There are probably more articles about New York than there are stars in the sky. So I'm guessing you are sitting there thinking why should I read this one, written by some random photographer from South Africa? Well I'm going to say... read it because I am from Africa! Let me shed some light and beauty on things 1st world counties take for granted.
Picture of City of Cape Town
This is my African experience of the so called "Greatest City on Earth"
I might not have had a lion as a pet, or an elephant in my garden but I have become accustomed to wide open spaces, to nature and a vast diversity of cultures and people. You get used to your surroundings and it becomes your own little world. When I stepped off of the plane at JFK International Airport I was in for a new type of "wild".
Straight off the Airbus A380, I was met by the New York Subway. I've heard a lot of people describe it as dangerous and dirty, but for me it was a photographer's paradise. I loved everything about the subways. I loved the fact that there is an interconnecting web of transportation that can take you anywhere in the city in a couple of minutes. I loved that you could sit next to a businessman on your left and a Rastafarian on your right. There is a real mix of culture that fill the beautiful architecture of these underground tunnels.
When I finally came to terms with how the underground system worked, I decided to give one of my buddies that I've been chatting to on Instagram for ages @1ST a call. "First" takes some of the best gritty night time pictures in NYC so I figured we would head out in town and try get some cool night shots. This is one of the reasons I love Instagram - two people that have never met from other sides of the world are able to meet up and feel like that have been friends for ages. We took a long walk across the Williamsburg Bridge which was beautiful to photograph at night. Besides a cop telling me to get off the overhanging Platform it was a pretty successful first night in New York City, which of course ended with a couple of beers at a local pub.
Day 2 started with me asking a New Yorker, "How do I get to the Centre of town?", to which I got a blank stare, with a look of "did I really just ask that?" Turns out the whole of New York is the Centre of town. I come from a City (Cape Town) where the Centre of town is a single Street, that's where everything happens, that's where are action is, that's where all the tall buildings are (I'm using that term loosely as the tallest building is 31 floors) and as you move further out from the centre, it quietens down and the buildings get smaller. Only after spending the day in New York did I realize that no matter where you go in Manhattan (Baring Central Park) you are completely surrounded by buildings and people- I've never experienced that before and it is pretty overwhelming.
Desperate for some open air, I made my way to Central Park and walked around admiring how this beautiful park is smack bang in the middle of this huge city. It is an extremely impressive sight to see the skyscrapers stick out through the trees. The highlight had to be the row boat cruise at sunset around the dam.
Day 3 - New York Gave me a proper welcoming with an abundance of wind and rain, but that didn't stop me from meeting up with Mc_gutty before sunrise to walk across the Brooklyn Bridge. The bridge had unbeatable views of the city, and was completely empty, which I am told is extremely rare.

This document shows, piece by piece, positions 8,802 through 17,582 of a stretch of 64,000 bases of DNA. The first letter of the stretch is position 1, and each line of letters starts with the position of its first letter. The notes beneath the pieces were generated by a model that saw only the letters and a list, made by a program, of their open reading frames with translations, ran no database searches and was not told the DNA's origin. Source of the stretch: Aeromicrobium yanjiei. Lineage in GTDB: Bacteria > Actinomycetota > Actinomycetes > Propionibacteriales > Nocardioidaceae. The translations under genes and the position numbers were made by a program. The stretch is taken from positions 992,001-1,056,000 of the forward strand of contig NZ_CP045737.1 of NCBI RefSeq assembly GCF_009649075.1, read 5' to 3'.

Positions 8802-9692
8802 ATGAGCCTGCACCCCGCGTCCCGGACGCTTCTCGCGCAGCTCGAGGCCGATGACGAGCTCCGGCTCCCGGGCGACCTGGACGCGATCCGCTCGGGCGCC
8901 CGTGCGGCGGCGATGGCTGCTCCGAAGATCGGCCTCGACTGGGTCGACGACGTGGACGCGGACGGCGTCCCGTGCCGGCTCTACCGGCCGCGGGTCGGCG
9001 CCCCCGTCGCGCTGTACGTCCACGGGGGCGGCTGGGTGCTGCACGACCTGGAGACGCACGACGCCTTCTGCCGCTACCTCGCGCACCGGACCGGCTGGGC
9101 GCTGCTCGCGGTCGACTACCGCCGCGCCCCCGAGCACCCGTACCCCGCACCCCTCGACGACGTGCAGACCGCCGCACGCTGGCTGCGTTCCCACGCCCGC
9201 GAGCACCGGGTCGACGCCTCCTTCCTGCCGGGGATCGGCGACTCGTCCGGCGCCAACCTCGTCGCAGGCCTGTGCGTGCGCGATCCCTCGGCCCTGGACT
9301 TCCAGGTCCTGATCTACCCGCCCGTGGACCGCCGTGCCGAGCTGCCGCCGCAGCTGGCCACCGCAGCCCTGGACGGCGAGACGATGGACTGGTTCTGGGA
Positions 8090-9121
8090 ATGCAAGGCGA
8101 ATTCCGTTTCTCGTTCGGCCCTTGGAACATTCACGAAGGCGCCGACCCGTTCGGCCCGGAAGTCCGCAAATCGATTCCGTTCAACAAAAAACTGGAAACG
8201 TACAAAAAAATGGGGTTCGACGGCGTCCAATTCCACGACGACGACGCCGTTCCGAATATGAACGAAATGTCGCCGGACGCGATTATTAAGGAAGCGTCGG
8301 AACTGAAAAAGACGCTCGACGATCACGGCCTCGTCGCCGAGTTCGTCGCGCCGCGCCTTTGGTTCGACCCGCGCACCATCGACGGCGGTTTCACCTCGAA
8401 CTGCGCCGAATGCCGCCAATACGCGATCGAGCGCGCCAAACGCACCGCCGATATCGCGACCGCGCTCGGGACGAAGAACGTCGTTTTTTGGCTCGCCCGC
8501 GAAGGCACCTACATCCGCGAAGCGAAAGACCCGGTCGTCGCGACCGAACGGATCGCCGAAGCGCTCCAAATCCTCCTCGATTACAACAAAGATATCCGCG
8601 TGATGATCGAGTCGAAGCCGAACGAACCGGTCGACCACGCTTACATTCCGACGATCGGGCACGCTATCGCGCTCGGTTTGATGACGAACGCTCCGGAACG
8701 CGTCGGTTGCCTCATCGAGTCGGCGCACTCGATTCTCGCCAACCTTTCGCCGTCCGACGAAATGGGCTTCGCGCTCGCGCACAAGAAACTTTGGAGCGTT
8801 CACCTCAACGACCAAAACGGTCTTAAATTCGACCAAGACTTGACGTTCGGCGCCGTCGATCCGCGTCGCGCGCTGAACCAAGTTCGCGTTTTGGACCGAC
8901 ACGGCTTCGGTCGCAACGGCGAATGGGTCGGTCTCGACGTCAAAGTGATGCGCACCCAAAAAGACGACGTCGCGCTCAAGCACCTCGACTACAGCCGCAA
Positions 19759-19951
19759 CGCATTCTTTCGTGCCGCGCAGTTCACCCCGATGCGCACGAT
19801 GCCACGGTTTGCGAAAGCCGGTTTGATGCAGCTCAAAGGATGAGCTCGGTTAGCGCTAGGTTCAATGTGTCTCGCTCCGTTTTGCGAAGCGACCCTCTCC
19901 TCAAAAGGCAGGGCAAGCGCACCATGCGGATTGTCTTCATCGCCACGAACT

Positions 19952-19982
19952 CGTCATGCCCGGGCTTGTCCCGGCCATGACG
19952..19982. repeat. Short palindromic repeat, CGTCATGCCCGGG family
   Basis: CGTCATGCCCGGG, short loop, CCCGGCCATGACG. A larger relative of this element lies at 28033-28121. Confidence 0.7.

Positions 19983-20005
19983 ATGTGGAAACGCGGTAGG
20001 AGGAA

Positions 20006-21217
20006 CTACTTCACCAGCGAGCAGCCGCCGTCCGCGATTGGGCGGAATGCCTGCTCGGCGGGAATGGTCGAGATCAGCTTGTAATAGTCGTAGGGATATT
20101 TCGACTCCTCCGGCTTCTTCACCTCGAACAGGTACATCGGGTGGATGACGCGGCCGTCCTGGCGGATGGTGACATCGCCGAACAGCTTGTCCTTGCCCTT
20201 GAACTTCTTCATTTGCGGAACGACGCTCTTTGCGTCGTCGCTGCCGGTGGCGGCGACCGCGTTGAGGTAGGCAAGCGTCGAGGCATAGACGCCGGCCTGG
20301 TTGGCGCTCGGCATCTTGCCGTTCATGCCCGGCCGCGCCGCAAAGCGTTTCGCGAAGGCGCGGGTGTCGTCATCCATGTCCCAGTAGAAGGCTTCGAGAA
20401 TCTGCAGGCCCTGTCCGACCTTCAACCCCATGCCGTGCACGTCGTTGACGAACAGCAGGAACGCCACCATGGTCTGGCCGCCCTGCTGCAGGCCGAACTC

The World Trade Center Memorial site was extremely touching even for someone that was not directly affected by the events of 911. It made something that happened on the other side of the world feel extremely real. The feeling of peace at the waterfalls that run into the old foundations of the Twin towers was magical, and a very emotional experience to family members and friends lay white roses down for their lost loved ones. It's an important part of New York history that I think everyone should experience if in New York. The museum is beautifully put together and is a great reminder to never take life for granted.
After a long day of walking, I met up again with 1st and itsforgotham for the famous or infamous NYC "roof-topping" shots. I was expecting dark alleyways and deserted buildings, but what I got- well let me rather not say, somethings are best left to the imagination. Here are some of the pictures from the Rooftops
- Walk and catch the Subway, it's the best way to experience the City and culture.
- Following on from Point 1, take a good pair of walking shoes, I did at least 5 Miles per day.
- Find the little local restaurants, too often people go to well-known brands.
- Take a row boat cruise in Central Park, one of the coolest experiences of my life.
- Chat to the locals, New Yorkers were pretty friendly and helpful contrary to popular belief.
- Make sure you can shoot a long exposure at night before you go.
- Take a portable tripod, it helps with long exposures and time-lapses.
- Spend a day exploring the Subways, shoot the architecture and the people.
- Don't let rain put you off, that's when NYC looks its best.
- Best lenses for New York 10mm-20mm Sigma great for street shots and the 50mm Nikon is great for night shooting and portraits.
Where to stay
I stayed at a very cool little place called the Urban Cowboy in Brooklyn, it had a great family vibe, the rooms were spacious and beautiful and it was just an quick 5 min train ride into town.